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Inside OSHA Online: Rare Whistleblower Win Highlights Watchdog Push To Bolster OSHA Powers

April 09, 2018
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OSHA has ordered a Boston based flight company to reinstate a pilot who was terminated after reporting violations of Federal Aviation Administration (FAA) rules but who was protected under federal whistleblower laws, a “highly rare exception” according to government watchdog groups who are seeking to strengthen the agency's authorities.

“This pilot should be commended - not penalized - for raising legitimate safety concerns that can affect him, his co-workers, and the general public,” said OSHA Boston-area Regional Administrator Galen Blanton, in a March 28 press release.

OSHA found that the pilot's termination resulted from the reporting of safety concerns and that his disclosure was a protected activity under the federal aviation law known as AIR 21.

But Tom Devine, legal director of the Government Accountability Project (GAP), says that the pilot was one of the “lucky few” whistleblowers that OSHA backed, noting that only 2 to 3 percent of whistleblowers win their cases.

An analysis of agency data shows that from fiscal year 2007 to FY17, whistleblowers won fewer than 2 percent of cases based on merit. However, the data says that around a quarter of the cases resulted in a “positive outcome for the complainant” which includes those cases that resulted in settlements.

But Devine downplays cases where whistleblowers settle, saying they “are token” victories as whistleblowers usually do not get an acknowledgment that their rights have been violated. “It's hardly a victory,” he says.

Devine adds that OSHA's decision regarding the pilot is “a highly preliminary proceeding in which employees rarely prevail, employers can also challenge that initial decision,” he added.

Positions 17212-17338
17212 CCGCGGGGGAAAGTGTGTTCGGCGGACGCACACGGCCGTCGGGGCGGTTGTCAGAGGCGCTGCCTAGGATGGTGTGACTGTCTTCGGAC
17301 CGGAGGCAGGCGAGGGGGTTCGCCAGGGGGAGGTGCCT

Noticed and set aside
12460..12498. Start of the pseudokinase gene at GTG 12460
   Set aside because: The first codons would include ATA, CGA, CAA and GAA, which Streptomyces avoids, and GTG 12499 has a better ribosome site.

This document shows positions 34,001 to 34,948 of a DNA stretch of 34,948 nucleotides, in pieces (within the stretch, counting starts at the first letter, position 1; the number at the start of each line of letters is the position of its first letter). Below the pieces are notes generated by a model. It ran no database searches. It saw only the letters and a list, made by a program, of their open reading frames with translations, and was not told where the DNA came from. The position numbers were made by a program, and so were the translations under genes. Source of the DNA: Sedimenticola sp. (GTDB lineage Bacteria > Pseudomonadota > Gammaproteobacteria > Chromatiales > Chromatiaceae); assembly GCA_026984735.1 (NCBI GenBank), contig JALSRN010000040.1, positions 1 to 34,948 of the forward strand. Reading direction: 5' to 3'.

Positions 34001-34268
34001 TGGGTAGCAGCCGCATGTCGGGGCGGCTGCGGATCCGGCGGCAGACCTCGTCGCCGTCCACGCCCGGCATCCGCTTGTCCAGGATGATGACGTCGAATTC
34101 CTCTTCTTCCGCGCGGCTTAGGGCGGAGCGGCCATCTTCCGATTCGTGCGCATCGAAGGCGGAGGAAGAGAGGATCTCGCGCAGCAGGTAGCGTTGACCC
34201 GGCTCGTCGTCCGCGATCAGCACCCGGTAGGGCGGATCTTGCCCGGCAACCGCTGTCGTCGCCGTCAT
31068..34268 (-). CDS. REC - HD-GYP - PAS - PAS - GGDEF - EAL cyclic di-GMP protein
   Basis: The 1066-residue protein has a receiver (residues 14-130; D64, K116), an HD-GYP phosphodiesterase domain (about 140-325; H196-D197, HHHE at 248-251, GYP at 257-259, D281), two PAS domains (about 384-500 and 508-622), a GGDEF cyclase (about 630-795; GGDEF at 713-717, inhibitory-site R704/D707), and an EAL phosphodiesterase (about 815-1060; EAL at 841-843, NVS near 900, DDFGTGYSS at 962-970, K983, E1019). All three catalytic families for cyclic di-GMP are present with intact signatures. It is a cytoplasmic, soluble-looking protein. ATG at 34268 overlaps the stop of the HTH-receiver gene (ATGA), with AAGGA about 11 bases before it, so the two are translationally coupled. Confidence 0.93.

OSHA oversees 22 whistleblower statutes that protect employees who report violations of various workplace safety and health, airline, environmental, financial reform, food safety, nuclear, pipeline, securities, among other laws.

But Devine explained that there are two generations of whistleblower statutes. Many issued before 2000 impose a higher burden of proof that requires whistleblowers to show that whistleblowing was the "motivating" or "but for" cause for the plaintiffs discharge or demotion.

By contrast, about a dozen additional statutes issued in 2002 or later include stronger protections for employees -- such as a longer statute of limitations and lower burden of proof that only require whistleblowers prove that their disclosure of safety and health concerns was a “motivating factor” in their termination if they are able to win protections.

While the Boston pilot was protected under AIR21 -- that was written in 2000 -- Devine says it is the “most advanced of the prior statutes,” due to it's lower burden of proof, but does not include protections like the anti-gag provision in more recent statutes.

New Legislation

To address such concerns, GAP, along with Public Citizen, have been advocating for legislation that would consolidate OSHA's whistleblower statutes, arguing that “inconsistencies with the burden of proof, due process, and temporary reinstatement, among other areas,” cripple the older statutes.

“Most federal employees enjoy whistleblower protections under one primary law, the Whistleblower Protection Act, which Congress unanimously strengthened in 2012 . . . Congress can provide similar clarity for the private sector through one whistleblower protection law that is a consolidated of all 22 DOL-administered statutes and reflects the most current rights,” the groups argue in a background memo on the issue.